TROUT FISHING WITH YOUR DAGGERFISH:
STEP 1: RIG
Set up your Daggerfish using the included hooks, line, sinkers, floats, and bait. See the Resources section below for useful links on knot tying and rigging for different situations. Your Daggerfish comes equipped for trout fishing, but you can use it to fish for bass, panfish, or other freshwater fish!
STEP 2: CAST
Find a good spot and toss your line into the water! You can cast with one or two hands, depending on your setup. Check out the How to Cast video below to learn more about different methods of casting.
STEP 3: REEL
Guide the line through your fingers and rotate your hands to wind it onto your reel. Reel fast to pull in a lure, or slowly to let your bait drift through the water. Watch the How to Cast video below see hand-reeling in action.
STEP 4: PACK
Carry everything you need to catch a wild trout inside your Daggerfish. For easy storage, press the hook gently into the cork at the top of the reel, then twist the cork slightly to lock the line in place. For extra protection, add a Reel Cover.
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Your Daggerfish Handreel is made from natural wood, and proper care will ensure it stays in good condition for a lifetime. Here are some basic tips for keeping it in good shape:
Avoid impacts: Your handreel will survive an occasional slip from your grasp, but try to avoid repeated drops or falls from a great height. Carry and store your Daggerfish in a place where it’s not likely to get crushed, and try not to place heavy objects on top if it (like bags, kayaks, or tackle boxes).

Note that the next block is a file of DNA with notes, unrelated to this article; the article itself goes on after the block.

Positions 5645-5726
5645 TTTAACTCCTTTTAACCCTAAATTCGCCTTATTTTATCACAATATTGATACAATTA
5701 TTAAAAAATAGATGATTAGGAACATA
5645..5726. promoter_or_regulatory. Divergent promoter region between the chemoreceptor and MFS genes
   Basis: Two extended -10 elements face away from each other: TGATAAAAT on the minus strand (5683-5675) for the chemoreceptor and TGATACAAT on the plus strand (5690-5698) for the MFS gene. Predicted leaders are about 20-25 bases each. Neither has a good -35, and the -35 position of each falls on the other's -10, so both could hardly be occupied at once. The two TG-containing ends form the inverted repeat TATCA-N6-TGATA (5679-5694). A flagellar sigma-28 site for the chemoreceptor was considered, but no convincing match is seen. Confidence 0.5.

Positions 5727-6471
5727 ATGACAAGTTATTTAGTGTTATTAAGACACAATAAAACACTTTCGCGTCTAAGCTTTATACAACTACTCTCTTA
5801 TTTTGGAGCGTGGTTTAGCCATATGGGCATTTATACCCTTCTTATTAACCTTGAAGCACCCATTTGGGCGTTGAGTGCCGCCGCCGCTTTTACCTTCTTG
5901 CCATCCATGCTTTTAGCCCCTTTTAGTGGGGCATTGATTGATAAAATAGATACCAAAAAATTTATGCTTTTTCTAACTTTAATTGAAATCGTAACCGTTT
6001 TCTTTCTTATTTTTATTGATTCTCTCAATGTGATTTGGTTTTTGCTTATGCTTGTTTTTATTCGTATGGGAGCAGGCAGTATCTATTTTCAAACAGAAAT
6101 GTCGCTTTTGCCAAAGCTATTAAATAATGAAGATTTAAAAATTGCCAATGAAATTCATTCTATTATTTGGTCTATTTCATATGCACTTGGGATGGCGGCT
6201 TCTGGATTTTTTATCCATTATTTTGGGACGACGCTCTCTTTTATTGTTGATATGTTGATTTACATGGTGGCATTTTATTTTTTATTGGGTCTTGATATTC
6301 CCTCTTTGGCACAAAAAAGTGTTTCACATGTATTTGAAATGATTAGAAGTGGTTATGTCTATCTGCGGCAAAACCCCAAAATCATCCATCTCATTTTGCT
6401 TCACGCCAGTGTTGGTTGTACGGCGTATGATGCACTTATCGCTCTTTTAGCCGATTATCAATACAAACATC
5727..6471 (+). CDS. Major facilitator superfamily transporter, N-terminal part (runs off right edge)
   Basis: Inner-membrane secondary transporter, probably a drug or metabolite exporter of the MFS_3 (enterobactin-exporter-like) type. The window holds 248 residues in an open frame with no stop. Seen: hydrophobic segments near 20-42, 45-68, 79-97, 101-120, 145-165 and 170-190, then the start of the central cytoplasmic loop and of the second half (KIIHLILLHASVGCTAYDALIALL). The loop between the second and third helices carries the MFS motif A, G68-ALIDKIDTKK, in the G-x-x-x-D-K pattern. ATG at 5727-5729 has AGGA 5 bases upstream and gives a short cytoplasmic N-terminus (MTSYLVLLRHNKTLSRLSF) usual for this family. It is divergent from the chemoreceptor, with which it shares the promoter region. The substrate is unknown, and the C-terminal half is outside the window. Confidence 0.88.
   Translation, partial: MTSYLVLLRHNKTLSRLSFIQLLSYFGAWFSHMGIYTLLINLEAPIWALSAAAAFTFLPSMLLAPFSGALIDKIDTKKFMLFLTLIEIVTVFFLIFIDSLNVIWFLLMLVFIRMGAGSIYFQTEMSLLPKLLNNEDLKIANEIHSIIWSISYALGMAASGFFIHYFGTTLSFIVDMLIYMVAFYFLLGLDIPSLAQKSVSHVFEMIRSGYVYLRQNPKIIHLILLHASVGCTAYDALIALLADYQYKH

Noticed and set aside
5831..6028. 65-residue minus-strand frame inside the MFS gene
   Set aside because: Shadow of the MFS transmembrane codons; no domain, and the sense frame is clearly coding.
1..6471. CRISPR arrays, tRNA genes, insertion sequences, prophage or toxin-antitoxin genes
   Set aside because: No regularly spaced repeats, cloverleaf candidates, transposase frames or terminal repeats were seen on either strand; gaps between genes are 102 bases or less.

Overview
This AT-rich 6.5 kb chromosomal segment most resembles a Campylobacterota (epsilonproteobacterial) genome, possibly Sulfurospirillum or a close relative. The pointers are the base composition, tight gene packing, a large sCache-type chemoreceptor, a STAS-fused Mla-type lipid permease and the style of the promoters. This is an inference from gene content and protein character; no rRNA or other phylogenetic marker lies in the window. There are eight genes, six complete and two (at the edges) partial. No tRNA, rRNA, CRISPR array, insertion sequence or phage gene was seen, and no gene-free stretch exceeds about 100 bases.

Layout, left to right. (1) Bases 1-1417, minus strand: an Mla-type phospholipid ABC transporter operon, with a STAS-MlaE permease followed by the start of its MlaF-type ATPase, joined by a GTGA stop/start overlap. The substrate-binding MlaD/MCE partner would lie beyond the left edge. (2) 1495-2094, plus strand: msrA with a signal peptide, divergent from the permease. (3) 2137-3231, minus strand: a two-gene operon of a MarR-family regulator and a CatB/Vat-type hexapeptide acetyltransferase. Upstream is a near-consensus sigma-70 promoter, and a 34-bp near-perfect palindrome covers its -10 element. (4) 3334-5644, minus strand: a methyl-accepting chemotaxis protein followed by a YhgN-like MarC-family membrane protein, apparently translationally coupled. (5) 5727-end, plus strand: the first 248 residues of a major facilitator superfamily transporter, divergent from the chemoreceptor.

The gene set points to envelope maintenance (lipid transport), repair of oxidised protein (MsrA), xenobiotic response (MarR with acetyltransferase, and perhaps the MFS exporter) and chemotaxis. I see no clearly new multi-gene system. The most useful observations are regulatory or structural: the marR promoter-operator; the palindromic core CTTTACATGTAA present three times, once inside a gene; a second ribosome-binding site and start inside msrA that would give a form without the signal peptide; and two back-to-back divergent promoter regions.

Store it dry: If your Daggerfish falls into the water or gets soaked in the rain, let it dry completely before putting it away for a while. Take out all the corks, tackle, and other supplies from the reel, and let the reel body dry at room temperature for 24-72+ hours, depending on the weather conditions where you are.
Keep an eye on the finish: Each Daggerfish is finished with natural oil and coated with a weather-resistant finish. Over time and with use, this finish may wear. If you wish, you can refinish your Daggerfish yourself by giving it a light sanding, coating with a natural wood oil like boiled linseed oil, and applying a waterproof finish like cyanoacrylate, lacquer, or wax. Cyanoacrylate (CA or super glue) is also useful for small repairs, if damage does occur to your Daggerfish. If significant damage occurs, check what’s covered by our For A Lifetime Guarantee.
NEW TO FISHING? CHECK OUT THESE RESOURCES TO GET YOU STARTED:
- A brief glossary of fishing terms
- Essential knots for fishing
- ODFW's Guide to Trout Fishing
- Karl's Bait and Tackle Trout Fishing 101
- How to fish with Trout Magnet - Creeks & Rivers
- How to fish with Trout Magnet - Lakes & Ponds